CySEC survey reveals 42% of investors conduct research before making investment decisions
The Cyprus Securities and Exchange Commission (CySEC) has conducted a study on the behaviours and habits of investors in Europe.
The findings of the survey provide a clearer insight into how individual investors make their investment decisions and highlight the challenges facing regulators as they work to protect investors in a rapidly evolving sector. Respondents were asked what had prompted them to make an investment in a particular product and how long they spent researching the product and the firm offering it.
A key question was whether their research included checking the regulator’s website, as many offer publicly available databases that allow users to see which firms are regulated and whether they have been the subject to sanctions or other administrative actions. The CySEC website also includes an investor guide on how to spot and avoid scams.
The study compared the investment habits of investors in four jurisdictions in Europe, namely in the UK, France, Germany, and Cyprus. All respondents in the survey had invested, with the majority (25%) saying they bought and sold financial products on a monthly basis. Another 19% invested every 4-6 months, 17% on a weekly basis, and 4% on a daily basis.
Almost a quarter (22%) of investors make investment decisions based on digital promotions or celebrity endorsements on social media. Asked what had primarily prompted investors to make an investment in a particular product, most investors (42%) investigated and conducted research before deciding where to invest. However, a similar number (37%) mostly relied on recommendations from friends and family. Only one in three investors (31%) investors sought advice from an authorised financial advisor, and 6% said they bought a product because they felt pressured by a peer group.
Investors in France (48%) were the most likely to seek a recommendation from a licenced financial advisor before making an investment, compared to 34% in the UK and in Germany. However, a much higher proportion (24%) of investors in the UK primarily base their investment decisions primarily on online promotional content, compared to 14% in both France and Germany.
Fin-influencers who reach prospective clients through social media advertising play a major part in persuading investors to buy products. With platforms such as TikTok, YouTube, Instagram and Twitter providing financial content aimed at young people, nearly one in three (31%) of respondents said they had made a financial investment based on the advice of a financial influencer. Investors in France were most likely to be swayed by a fin-influencer (40%) compared to 24% in Germany and 34% in the UK. In Cyprus, 26% of respondents said they made decisions based on recommendations from influencers on social media.
Too few investors spend significant time researching the products they plan to invest in or the firm selling them. While a quarter of all respondents (25%) said they spent 6-7 days researching a particular product, 7% said they did less than 30 minutes research or none at all before committing their money to a product.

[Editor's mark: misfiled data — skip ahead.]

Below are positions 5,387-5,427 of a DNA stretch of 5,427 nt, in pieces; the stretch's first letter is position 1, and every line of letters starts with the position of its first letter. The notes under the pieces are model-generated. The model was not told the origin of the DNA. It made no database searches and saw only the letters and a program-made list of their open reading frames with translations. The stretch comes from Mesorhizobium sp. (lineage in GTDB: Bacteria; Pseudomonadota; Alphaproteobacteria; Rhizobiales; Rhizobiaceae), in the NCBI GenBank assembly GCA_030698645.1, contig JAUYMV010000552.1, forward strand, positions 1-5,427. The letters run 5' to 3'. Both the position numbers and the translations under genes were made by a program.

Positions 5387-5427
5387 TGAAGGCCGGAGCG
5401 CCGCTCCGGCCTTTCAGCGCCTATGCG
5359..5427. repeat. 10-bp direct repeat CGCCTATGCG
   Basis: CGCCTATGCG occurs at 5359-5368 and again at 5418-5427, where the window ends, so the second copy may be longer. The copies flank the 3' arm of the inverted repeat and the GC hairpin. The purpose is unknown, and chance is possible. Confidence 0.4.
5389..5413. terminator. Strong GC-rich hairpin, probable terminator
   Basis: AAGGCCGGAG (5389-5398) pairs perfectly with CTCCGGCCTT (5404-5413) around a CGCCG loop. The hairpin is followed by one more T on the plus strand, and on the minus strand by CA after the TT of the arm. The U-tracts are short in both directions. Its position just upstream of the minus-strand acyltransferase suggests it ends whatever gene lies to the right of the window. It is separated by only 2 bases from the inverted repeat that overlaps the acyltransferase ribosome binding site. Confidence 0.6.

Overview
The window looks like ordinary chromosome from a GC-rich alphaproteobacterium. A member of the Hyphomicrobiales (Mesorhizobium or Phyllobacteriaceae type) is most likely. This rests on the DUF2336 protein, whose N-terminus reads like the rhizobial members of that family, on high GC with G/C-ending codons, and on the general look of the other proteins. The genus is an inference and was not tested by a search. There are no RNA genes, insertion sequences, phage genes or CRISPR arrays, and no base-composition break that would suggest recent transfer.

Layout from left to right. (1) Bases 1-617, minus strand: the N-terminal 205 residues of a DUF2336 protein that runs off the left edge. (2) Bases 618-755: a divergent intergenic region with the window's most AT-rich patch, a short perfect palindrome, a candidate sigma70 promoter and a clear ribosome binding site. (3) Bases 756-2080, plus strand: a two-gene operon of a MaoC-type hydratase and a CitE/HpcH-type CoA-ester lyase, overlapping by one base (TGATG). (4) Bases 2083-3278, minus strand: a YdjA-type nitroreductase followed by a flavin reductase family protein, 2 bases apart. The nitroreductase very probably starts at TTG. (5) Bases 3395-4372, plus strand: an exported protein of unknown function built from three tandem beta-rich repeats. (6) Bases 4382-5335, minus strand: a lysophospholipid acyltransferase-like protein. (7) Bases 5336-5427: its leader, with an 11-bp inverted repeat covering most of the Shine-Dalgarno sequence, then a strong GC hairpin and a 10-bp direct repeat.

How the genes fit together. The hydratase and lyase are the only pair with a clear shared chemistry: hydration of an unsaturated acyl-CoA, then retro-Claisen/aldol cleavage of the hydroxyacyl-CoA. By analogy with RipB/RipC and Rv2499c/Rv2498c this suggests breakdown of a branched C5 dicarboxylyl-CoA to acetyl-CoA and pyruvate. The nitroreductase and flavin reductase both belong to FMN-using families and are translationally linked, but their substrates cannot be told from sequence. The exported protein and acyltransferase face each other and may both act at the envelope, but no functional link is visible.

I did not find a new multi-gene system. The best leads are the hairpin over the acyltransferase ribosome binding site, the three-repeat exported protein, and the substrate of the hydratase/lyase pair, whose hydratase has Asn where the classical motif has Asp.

When it came to checking out the firm selling the product to see whether it was licenced to operate, 15% of all respondents said they didn’t do any checks at all. Most people (51%) said they looked at company reviews or the firm’s own website (44%), but only one in three investors (30%) looked up the firm on the website of the country regulator to check it was licensed.
Investors in the UK (42%) were the most likely to use the country regulator website to check if the firm selling the product was licenced, compared to 18% of investors in Cyprus, 26% of investors in France and 32% in Germany who checked with the regulator to find out whether a firm was real.
Investors in France were the least likely to check into the status of an investment firm, with 22% not checking at all, and most (52%) relying solely on the firm’s own website. Most investors in the UK said they had researched online and checked out both the firm’s and the regulators website for information, although 14% did not carry out any checks.
Investors are also taking more risk than they can afford, and many regret their past financial investments. When asked whether they had invested more than they could afford to lose, over a quarter (26%) of all respondents admitted they had. This was particularly true of investors in France, with 32% saying they could not afford to lose their investment. German investors appear to be the most cautious, with 24% saying they had invested more than they could afford to lose.
Cypriot investors appear to take less risks, with just 18% agreeing to invest more than they can afford to lose. More than one in three (34%) of all respondents confessed they had regretted a financial investment they had made. This was especially true for UK investors, with 38% regretting a decision.
Responses were based on a survey of 200 investors aged 18-55+ conducted by Censuswide.